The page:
Workshop Series at The Sou’wester
Kinchaku Kago: Japanese Basket Purse with Donna Crispin
Weave a bit of Japanese culture into your day by making a “kinchaku kago” or Japanese basket purse, large enough to carry your phone and wallet. We will twine and plait with cane and reed to create this small purse, lined with handmade paper. The top portion will be a pre- made drawstring bag that we will sew onto the basket. This basket design by Donna was featured in Belle Armoire magazine.
“Eugene weaver and basketmaker Donna Sakamoto Crispin isn’t one to expound on the depth of meaning in each piece of her vastly diverse body of work. Rather, she is one of those rare, refreshing artists who allows a work of art to speak for itself–and, often, for her. Ms. Crispin’s art form utilizes traditional Japanese and Native American techniques passed down from generation to generation for hundreds, even thousands of years. She believes her work as artist and teacher is fundamental to preserving this craft which, outside of the realm of art, is largely obsolete.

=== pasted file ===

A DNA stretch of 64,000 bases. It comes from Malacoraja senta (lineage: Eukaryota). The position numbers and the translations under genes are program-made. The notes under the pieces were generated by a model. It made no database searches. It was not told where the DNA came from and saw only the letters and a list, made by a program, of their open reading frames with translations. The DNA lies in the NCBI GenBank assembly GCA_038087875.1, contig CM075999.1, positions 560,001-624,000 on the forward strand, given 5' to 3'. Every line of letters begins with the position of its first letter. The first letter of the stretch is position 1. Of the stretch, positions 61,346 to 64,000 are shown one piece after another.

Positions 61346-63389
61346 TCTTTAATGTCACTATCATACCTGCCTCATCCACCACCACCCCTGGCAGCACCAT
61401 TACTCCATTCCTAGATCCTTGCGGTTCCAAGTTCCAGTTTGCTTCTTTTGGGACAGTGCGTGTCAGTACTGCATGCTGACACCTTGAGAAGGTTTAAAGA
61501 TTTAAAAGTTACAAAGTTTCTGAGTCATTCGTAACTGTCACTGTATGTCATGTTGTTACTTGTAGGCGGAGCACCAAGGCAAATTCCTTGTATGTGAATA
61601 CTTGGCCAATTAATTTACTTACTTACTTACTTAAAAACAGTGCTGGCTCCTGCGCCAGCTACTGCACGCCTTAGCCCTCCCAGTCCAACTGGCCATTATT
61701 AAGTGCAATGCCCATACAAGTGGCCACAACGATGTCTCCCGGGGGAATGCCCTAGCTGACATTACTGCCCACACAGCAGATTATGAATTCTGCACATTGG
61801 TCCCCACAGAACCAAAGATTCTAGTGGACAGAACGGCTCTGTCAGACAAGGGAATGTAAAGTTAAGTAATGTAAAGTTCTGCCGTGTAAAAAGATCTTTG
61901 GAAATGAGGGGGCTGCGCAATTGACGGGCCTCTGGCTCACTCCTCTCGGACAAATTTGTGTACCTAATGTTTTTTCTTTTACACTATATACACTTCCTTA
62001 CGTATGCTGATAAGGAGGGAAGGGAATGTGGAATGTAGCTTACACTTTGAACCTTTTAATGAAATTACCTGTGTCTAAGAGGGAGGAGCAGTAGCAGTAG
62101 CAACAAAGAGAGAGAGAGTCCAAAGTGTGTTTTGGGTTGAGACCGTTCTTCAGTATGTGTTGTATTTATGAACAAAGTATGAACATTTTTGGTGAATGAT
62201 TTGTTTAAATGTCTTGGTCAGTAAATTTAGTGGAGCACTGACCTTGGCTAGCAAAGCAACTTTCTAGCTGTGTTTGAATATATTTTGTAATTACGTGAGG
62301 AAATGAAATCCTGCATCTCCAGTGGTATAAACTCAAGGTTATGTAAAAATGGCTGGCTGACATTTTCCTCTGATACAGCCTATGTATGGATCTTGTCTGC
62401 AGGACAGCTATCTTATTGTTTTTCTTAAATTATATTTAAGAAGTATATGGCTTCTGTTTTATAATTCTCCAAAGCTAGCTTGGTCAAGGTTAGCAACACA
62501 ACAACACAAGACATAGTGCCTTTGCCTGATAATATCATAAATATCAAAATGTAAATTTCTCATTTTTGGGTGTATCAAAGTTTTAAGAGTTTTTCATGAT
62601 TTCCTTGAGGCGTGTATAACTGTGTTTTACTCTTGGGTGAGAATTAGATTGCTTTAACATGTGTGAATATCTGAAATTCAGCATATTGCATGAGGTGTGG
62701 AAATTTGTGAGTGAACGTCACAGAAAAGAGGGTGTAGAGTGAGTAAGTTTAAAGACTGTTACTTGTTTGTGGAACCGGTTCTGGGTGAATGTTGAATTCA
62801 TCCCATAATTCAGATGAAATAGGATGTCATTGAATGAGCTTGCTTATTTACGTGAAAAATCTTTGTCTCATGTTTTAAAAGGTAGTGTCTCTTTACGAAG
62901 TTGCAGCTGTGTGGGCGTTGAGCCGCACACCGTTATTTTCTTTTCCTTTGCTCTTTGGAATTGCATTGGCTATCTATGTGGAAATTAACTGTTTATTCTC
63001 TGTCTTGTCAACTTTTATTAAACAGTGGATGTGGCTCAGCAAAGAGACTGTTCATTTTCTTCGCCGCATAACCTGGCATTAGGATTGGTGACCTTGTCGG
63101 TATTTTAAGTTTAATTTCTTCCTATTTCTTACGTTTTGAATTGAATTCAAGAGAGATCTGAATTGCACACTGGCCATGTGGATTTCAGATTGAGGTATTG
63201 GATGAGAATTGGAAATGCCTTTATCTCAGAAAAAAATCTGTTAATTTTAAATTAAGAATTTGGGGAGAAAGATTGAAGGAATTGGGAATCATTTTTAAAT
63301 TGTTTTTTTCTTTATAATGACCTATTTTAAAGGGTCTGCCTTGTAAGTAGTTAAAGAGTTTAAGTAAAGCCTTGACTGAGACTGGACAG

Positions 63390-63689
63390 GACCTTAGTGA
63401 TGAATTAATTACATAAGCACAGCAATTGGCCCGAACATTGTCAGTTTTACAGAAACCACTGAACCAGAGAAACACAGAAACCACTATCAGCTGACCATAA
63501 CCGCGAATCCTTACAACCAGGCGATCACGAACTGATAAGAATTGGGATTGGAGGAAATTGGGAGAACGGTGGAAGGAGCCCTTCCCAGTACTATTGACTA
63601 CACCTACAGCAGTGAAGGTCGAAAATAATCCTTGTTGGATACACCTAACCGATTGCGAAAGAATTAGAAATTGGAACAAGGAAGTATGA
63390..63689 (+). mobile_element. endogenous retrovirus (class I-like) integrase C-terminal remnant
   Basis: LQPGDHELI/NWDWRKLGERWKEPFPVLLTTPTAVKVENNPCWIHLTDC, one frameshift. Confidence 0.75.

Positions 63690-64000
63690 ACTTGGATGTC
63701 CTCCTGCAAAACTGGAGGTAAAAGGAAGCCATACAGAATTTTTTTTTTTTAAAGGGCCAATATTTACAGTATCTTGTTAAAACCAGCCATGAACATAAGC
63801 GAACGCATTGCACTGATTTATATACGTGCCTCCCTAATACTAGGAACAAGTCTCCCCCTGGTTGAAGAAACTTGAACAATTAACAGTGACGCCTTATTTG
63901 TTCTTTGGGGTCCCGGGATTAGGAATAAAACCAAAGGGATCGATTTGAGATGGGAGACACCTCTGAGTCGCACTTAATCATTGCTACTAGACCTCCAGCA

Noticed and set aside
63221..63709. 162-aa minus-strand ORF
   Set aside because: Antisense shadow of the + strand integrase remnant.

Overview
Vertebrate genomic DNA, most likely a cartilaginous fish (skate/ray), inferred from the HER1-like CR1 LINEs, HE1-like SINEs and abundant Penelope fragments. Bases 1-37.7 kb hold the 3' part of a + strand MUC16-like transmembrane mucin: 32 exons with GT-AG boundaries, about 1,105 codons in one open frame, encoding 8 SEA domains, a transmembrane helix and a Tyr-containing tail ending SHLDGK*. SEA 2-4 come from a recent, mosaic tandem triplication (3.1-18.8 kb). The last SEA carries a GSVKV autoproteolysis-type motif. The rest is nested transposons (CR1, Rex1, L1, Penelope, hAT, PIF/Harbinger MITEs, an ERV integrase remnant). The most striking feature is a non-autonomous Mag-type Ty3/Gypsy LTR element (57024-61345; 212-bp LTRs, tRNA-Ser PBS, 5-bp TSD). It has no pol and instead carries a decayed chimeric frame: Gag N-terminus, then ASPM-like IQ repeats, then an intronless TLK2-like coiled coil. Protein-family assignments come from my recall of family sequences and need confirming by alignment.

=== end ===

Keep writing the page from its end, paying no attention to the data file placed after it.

But beyond these considerations–and we should hope every artist regards the heritage of their craft with such reverence–Ms. Crispin doesn’t get overly concerned with the details. “I’m just doing what I want to do,” she says. “I like to see what I can do with different materials. Often, I’m just responding to the environment.” This usually means she works with materials gathered sustainably, from leaves and pine needles gathered from the forest floor to painstakingly harvested strips of cedar bark.
But sometimes, Ms. Crispin creates a piece that seems to be in direct conversation with the world around her. As complex, intricate, and varied as all her work is, it is these landscape-inspired pieces that are arguably the best examples of Ms. Crispin’s artistry. While artist-in-residence at Playa Home in Summer Lake, Oregon, Ms. Crispin created Willow Pod, seen above, a living willow and red osier dogwood basket. The juxtaposition of basket and landscape reminds her, she says, of the Japanese concept of wabi, “a lonely sense of impermanence.” It is perhaps appropriate that all she need say in explanation of the piece is a single word, all others failing. Isn’t that, after all, why we create visual art in the first place: because explanations, summaries, generalizations–words–simply aren’t enough.” ~Luke Fannin
COST: $50 plus $25 material fee (Please pay material fee directly to the instructor.)
BRING: scissors, checkbook box (for a mold), awl, water bottle, old towel, and please bring a sack lunch and/or snack. Hot tea and coffee provided.
All workshops are open to the public.
All Skill Levels Welcome. Open to students age 16 and up.
RSVP via firstname.lastname@example.org or 360-642-2542